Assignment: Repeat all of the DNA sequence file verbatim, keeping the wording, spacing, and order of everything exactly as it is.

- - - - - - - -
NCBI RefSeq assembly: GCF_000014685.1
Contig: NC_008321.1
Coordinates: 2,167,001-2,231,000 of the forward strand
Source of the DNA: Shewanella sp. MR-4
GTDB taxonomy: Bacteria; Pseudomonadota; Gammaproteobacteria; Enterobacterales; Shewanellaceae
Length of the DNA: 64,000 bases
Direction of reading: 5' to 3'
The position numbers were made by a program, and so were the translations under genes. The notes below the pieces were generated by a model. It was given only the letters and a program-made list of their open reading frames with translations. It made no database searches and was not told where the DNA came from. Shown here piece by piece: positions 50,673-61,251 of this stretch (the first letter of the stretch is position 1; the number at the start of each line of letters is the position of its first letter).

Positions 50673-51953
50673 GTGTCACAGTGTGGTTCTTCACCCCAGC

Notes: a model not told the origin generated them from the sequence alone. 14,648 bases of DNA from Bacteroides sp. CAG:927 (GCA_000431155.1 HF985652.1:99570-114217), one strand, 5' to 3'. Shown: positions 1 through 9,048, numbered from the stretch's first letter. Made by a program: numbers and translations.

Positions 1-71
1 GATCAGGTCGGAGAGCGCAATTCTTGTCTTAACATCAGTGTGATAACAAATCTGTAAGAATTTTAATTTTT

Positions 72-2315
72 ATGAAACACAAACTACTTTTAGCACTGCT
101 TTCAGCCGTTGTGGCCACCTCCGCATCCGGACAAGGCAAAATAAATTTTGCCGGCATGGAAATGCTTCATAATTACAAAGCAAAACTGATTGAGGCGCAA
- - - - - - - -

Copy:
NCBI RefSeq assembly: GCF_000014685.1
Contig: NC_008321.1
Coordinates: 2,167,001-2,231,000 of the forward strand
Source of the DNA: Shewanella sp. MR-4
GTDB taxonomy: Bacteria; Pseudomonadota; Gammaproteobacteria; Enterobacterales; Shewanellaceae
Length of the DNA: 64,000 bases
Direction of reading: 5' to 3'
The position numbers were made by a program, and so were the translations under genes. The notes below the pieces were generated by a model. It was given only the letters and a program-made list of their open reading frames with translations. It made no database searches and was not told where the DNA came from. Shown here piece by piece: positions 50,673-61,251 of this stretch (the first letter of the stretch is position 1; the number at the start of each line of letters is the position of its first letter).

Positions 50673-51953
50673 GTGTCACAGTGTGGTTCTTCACCCCAGC

Notes: a model not told the origin generated them from the sequence alone. 14,648 bases of DNA from Bacteroides sp. CAG:927 (GCA_000431155.1 HF985652.1:99570-114217), one strand, 5' to 3'. Shown: positions 1 through 9,048, numbered from the stretch's first letter. Made by a program: numbers and translations.

Positions 1-71
1 GATCAGGTCGGAGAGCGCAATTCTTGTCTTAACATCAGTGTGATAACAAATCTGTAAGAATTTTAATTTTT

Positions 72-2315
72 ATGAAACACAAACTACTTTTAGCACTGCT
101 TTCAGCCGTTGTGGCCACCTCCGCATCCGGACAAGGCAAAATAAATTTTGCCGGCATGGAAATGCTTCATAATTACAAAGCAAAACTGATTGAGGCGCAA